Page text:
This is deeper than plain ole’ impulsivity - this is emotional spending. There are many reasons someone with ADHD may impulsively buy something, but this is one reason I can absolutely identify with. Emotional spending for an ADHDer is like self-medication: you can forget about whatever it is you’re dealing with, plus - you have a sense of power/ownership over your decisions (new purchase), and you get something NEW! It’s that Dopamine-Hit Trifecta. It’s called Retail Therapy for a reason.
Even if it isn’t emotional spending, ADHDers can be impulsive buyers for each of those separate reasons on their own. I mean, I think the dopamine thing is the underlying factor, here, but I’m not expert! Think about it – for many of us, we have this internal voice in our heads telling us what we should be doing, who we're supposed to be, what we're supposed to buy – this internal voice is the mixture of all those people in our lives telling us that what we were doing was wrong. So, it makes perfect sense that, when we have the freedom and ability to make a purchase, we impulsively buy things we don’t need (or sometimes can’t afford). That's just us taking our power back - our “should” back. It is the financial equivalent of stomping up the steps and slamming our bedroom doors closed. It’s MY money and I’m going to spend it how I want to!
Also, you can't forget the novelty part of ADHD – we see something new and shiny and we HAVE to have it! It's going to CHANGE EVERYTHING! How did I ever live without this Target shirt that says “kind” on it in cheetah print?! How will the world know that I'm kind if don't buy this? What if the people that see me in this shirt decide to be kinder to everyone they come in contact with? The entire humanity of Earth is on the line here if I don’t buy it!! I mean it was literally made for me, wasn’t it?! (BTW I still have that shirt and love it – wear it all the time ).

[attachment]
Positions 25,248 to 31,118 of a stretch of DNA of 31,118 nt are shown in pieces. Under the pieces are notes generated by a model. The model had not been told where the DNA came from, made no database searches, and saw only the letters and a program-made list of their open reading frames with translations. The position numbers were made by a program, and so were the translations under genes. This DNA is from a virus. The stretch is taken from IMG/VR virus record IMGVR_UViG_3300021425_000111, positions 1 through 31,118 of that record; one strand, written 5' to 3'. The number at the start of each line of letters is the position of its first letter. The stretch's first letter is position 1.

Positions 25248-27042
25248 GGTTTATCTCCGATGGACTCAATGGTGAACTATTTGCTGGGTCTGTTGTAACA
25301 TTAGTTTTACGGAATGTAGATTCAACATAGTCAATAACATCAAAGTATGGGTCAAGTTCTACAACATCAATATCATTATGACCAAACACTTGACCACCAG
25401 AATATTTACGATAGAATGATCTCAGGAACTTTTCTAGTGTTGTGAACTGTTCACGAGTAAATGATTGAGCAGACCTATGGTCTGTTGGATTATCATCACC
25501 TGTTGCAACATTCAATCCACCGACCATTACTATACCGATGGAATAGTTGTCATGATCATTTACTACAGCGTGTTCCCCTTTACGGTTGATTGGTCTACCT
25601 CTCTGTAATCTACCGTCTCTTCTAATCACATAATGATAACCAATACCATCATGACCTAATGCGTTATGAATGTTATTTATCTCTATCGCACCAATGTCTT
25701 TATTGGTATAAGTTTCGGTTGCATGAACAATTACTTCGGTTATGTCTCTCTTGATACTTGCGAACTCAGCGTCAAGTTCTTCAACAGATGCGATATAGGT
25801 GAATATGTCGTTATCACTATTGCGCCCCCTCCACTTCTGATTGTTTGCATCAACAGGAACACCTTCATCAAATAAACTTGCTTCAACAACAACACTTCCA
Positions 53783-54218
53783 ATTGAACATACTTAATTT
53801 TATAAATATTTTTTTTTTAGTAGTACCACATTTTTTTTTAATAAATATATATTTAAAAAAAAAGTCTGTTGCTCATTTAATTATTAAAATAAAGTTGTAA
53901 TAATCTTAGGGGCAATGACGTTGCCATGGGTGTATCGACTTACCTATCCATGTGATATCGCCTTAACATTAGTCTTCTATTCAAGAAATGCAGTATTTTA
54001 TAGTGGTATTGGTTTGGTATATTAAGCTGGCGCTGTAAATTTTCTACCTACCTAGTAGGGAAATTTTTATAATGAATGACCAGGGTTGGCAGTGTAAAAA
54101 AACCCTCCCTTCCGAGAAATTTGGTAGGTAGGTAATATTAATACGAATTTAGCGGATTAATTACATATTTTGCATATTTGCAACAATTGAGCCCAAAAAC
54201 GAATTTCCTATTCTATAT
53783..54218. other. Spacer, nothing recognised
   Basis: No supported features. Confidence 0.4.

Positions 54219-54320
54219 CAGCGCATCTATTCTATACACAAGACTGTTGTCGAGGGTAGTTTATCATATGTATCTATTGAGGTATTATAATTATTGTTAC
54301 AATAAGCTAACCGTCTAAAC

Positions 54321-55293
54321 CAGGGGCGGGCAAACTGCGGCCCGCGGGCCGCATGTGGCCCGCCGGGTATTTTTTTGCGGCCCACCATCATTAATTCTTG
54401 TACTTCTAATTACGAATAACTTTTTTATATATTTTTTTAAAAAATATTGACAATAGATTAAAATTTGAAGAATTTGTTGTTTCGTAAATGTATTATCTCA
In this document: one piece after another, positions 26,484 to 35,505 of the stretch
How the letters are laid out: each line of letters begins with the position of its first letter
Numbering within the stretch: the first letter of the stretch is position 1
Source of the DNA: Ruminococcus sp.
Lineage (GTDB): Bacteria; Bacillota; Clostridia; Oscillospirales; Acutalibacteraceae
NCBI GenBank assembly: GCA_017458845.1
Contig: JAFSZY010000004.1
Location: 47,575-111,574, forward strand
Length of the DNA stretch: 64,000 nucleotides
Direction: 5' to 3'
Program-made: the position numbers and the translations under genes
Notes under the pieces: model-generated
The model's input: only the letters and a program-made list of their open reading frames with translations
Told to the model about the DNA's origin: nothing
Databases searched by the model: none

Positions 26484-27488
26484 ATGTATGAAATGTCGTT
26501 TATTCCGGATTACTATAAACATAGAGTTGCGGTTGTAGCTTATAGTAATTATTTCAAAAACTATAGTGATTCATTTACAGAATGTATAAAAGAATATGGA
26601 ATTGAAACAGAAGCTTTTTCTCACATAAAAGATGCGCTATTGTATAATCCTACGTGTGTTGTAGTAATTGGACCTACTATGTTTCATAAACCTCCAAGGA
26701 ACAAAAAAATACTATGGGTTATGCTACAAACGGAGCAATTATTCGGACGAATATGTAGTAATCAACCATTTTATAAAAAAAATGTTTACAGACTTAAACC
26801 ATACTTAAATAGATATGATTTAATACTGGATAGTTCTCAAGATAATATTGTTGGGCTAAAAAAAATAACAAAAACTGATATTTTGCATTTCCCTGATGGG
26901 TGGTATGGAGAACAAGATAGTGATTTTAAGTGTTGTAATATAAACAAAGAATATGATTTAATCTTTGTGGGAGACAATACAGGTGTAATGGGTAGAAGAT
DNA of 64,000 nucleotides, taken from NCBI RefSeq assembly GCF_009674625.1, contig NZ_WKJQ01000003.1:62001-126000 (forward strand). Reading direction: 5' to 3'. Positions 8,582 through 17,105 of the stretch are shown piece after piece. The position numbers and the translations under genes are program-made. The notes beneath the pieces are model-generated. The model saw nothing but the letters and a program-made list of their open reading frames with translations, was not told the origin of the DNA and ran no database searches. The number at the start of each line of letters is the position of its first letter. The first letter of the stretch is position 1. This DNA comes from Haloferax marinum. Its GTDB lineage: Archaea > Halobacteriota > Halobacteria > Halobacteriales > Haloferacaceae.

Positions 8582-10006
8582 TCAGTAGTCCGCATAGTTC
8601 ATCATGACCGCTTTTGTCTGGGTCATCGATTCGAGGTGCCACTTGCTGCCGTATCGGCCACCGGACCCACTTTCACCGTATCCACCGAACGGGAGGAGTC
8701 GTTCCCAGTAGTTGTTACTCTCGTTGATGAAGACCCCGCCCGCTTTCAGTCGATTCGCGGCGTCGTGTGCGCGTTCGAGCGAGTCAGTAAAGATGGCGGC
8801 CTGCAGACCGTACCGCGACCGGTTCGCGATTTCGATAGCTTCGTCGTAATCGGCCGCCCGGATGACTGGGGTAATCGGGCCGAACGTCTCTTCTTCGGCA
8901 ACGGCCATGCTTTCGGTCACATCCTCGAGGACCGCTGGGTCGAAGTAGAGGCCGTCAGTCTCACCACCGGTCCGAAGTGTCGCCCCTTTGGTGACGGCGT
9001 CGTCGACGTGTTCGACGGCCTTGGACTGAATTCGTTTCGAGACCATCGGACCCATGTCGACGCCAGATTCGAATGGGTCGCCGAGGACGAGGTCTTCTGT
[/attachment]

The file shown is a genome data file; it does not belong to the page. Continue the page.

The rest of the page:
OH YEAH - let’s not forget the whole Impulsive-Spending-To-Avoid-Whatever-Stressful-Thing-You-Are-Going-Through thing. Even if you’re not trying to ignore your feelings or thoughts about something sad, we may be avoiding stress from family or work or school. It can be a matter of procrastinating on something else entirely!
"As people with ADHD, we often feel we aren't good enough."
There also is the fact that, as people with ADHD, we often feel we aren’t good enough. Sometimes we try to combat that by being over-prepared or shooting for perfection. Example: I feel lousy sometimes because I never know what to cook. It's not that I don’t like to cook; I just hate the planning of it. And by the time I'm home and have everything from the store, chances are, I'm hangry (hungry-angry) because I didn’t eat enough during the day and now my blood sugar is low. So, now I need to eat ASAP and the thought of waiting or having to follow anyone’s instructions is too overwhelming. So, I’ll usually buy sushi or Taco Bell on the way home.
I guess this is the point where I admit to you guys that I'm actually a certified financial counselor through work.